The written words by Amelia Cottle are a combination of writing from Brian Cottle’s obituary and her journal entries.
Brian Cottle smokes a cigar on the afternoon of Thursday, Dec. 10, 2015. Cigars are a release for Cottle, “Alzheimer’s can’t take this away from me too,” said Cottle referring to his occasion afternoon smoke.
“Our marriage vows, while non-traditional, did include ‘in sickness and in health’. Who really thinks deeply about that vow? Did you consider that sickness includes more than bouts of flu, high blood pressure, or broken bones? Nope, me either.” – written by Amelia Cottle
“There are more things that Brian can’t do than things he can do. So I do these things for him and will continue to do so as long as I can. He still recognizes me but sometimes I get the ‘thousand yard stare’. He still tells me he loves me. I’ll take what he can give though he can give less each day. That’s what the ‘in sickness and in health’ part of the vows means to me.” – written by Amelia Cottle
“Each day that passes is Brian’s last best day. That’s a heavy, sad and painful statement but very true.” – written by Amelia Cottle
“Emily Dickinson wrote ‘I measure every grief I meet’ and her poem resonates with many who read it. I remember it when I’m overwhelmed with ‘anticipatory’ grief – the grief of knowing that Brian will die but he is already dying as a person, long before his body shuts down.” – written by Amelia Cottle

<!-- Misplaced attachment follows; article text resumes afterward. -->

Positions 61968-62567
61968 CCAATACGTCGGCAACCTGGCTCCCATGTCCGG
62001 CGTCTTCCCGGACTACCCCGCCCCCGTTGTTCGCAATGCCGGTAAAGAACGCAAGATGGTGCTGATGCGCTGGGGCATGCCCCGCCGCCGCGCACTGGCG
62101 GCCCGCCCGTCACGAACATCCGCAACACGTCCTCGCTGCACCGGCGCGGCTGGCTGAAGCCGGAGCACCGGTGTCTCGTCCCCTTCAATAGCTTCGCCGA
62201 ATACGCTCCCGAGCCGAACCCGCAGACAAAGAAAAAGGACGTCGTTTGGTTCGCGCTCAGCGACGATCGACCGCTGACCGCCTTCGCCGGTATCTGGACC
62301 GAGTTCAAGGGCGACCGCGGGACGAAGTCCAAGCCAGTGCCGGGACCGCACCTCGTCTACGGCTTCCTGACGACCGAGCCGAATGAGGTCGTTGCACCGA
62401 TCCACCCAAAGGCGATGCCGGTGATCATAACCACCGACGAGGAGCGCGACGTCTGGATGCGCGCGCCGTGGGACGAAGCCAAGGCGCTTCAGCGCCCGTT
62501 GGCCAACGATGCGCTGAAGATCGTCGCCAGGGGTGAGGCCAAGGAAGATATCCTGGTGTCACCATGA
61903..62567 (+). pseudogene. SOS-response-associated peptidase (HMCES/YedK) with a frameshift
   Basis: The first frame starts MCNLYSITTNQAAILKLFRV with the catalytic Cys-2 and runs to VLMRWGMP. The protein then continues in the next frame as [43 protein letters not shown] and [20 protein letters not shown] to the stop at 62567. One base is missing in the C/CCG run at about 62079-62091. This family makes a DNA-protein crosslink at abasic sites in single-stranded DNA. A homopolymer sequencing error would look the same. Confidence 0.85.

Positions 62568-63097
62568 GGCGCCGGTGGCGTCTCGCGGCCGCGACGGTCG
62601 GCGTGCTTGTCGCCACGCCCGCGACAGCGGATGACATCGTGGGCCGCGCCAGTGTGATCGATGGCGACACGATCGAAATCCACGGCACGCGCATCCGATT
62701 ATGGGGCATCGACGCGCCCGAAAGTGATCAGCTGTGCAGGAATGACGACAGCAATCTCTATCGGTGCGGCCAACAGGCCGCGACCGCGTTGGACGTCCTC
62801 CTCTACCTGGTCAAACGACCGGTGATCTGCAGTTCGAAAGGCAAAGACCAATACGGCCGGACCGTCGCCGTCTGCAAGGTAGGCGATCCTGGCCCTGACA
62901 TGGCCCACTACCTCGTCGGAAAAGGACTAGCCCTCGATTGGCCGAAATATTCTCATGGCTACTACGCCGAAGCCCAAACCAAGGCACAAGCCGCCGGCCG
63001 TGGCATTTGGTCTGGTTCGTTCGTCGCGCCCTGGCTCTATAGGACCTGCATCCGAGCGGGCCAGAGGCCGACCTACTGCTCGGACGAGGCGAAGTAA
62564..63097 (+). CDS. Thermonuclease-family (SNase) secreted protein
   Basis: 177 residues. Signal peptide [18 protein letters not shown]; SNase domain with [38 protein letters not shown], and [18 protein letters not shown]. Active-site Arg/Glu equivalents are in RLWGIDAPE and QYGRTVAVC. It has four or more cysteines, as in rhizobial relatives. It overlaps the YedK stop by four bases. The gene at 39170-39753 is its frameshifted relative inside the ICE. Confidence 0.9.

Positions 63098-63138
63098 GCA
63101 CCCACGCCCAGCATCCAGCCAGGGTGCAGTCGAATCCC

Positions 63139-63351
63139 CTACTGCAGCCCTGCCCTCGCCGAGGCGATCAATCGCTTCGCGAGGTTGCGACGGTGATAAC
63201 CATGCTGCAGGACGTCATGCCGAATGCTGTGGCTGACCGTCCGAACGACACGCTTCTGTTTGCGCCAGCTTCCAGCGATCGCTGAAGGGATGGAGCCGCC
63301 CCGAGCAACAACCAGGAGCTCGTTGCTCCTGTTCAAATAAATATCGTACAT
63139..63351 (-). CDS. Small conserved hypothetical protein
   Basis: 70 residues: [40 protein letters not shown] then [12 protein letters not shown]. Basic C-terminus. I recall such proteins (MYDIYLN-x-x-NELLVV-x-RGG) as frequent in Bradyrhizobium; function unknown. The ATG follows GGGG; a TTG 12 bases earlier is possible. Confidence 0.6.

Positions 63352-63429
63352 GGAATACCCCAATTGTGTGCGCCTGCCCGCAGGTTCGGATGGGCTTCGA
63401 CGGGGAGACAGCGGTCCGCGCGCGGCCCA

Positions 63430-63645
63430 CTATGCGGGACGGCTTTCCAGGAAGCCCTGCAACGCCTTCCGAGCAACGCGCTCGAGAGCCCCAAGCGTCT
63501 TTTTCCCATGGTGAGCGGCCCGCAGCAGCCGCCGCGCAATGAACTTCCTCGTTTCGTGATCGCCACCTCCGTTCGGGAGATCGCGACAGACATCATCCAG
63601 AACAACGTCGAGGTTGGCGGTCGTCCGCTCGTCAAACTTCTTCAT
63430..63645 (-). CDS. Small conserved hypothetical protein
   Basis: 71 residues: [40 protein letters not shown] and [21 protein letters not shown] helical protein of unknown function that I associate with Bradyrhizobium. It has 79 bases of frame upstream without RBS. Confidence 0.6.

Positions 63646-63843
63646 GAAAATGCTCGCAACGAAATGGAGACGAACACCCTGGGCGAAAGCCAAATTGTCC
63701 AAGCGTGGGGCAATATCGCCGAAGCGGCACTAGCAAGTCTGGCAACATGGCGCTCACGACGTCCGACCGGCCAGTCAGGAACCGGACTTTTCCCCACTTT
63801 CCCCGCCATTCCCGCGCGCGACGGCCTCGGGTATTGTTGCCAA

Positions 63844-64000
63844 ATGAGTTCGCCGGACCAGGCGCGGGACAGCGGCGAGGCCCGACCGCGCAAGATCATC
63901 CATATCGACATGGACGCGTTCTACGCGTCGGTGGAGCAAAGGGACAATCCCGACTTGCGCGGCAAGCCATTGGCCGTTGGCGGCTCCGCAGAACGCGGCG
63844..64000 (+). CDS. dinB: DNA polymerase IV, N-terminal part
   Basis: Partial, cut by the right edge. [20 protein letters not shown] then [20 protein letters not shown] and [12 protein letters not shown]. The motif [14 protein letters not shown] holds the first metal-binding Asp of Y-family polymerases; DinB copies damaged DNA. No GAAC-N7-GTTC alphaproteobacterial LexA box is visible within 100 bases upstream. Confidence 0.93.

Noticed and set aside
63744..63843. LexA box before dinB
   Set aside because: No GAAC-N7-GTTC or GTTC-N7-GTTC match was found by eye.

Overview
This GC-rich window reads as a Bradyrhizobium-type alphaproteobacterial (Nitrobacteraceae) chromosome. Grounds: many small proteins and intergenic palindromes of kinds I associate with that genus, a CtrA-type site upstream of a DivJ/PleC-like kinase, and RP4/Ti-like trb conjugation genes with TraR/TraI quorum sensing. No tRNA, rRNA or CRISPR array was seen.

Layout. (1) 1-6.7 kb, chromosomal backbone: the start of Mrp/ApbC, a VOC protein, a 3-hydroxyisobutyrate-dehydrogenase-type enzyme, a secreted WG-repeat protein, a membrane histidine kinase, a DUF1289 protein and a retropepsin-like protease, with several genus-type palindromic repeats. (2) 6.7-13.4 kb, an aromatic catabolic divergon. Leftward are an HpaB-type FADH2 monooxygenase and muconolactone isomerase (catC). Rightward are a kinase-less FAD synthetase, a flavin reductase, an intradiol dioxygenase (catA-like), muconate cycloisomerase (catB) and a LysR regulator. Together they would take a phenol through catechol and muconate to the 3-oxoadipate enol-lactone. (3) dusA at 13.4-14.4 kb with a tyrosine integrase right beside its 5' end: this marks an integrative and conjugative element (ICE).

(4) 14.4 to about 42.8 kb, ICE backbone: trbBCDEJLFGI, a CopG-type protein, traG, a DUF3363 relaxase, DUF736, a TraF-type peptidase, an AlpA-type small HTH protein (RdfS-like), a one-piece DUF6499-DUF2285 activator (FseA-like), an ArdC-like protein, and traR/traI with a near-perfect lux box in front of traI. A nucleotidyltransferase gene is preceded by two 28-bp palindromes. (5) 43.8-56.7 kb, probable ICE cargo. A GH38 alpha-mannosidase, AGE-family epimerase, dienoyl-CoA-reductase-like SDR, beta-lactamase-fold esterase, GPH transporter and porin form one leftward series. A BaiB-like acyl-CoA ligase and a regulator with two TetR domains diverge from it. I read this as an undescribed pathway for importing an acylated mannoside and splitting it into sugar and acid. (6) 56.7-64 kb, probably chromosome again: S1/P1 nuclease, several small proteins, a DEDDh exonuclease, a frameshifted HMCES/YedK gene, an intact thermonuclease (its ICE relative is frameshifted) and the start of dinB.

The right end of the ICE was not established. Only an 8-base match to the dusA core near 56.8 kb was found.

“Sometimes I can’t breathe or move or stop the whirling dervishes in my brain, telling me over and over that I am losing him, that in so many ways I’ve already lost him and that I can’t do a damn thing to change the downward spiral. I want to throw things, break things, and scream at the sky. But still, I hold my frayed edges together, knowing that he is depending on me and that he is holding his frayed edges together as best he can, that he is losing more than I am, that he is losing himself as the Beast becomes less Beast every day.” – written by Amelia Cottle
“In the four years since actual diagnosis, we have been fighting to stay side by side while Alzheimer’s pulls him away from himself, from me and from reality. We are losing and Alzheimer’s is winning. Alzheimer’s ALWAYS wins.” – written by Amelia Cottle
“There is no tomorrow or next week with this disease. It’s marching on and eating his brain every day. Make some good memories now and then you can treasure those when the going gets really rough. And it’s going to get rough. It’s going to really suck but we are going to get through it. As Chris says, we are the fucking Cottle Team and we are sticking together through this. We are on a long journey, taking it one day at a time and finding joy and humor in each day. Love makes it bearable, even when we feel like we’re in the front pew of hell!” – written by Amelia Cottle
“Sometimes my loneliness just overwhelms me. I miss planned lunches, spontaneous visits, and long phone calls. Most of all, I miss Brian. I miss our conversations, discussions, spats, and chatter. It is ironic to feel so achingly lonely when he is always with me. I’ve never been the light in someone’s world but I am his light in his darkening world. I will continue to be that light until his last breath, whether he knows me or not. And then I will be a different kind of lonely.” – written by Amelia Cottle
“I hope his spirit soars through the skies, traveling wherever he wants to go. I hope he goes to Alaska, swims with the bears, runs with the moose and elk, soars through the Valley of 10,000 Smokes and climbs Denali. Maybe he will visit me in my dreams and share adventures with me once again.” – written by Amelia Cottle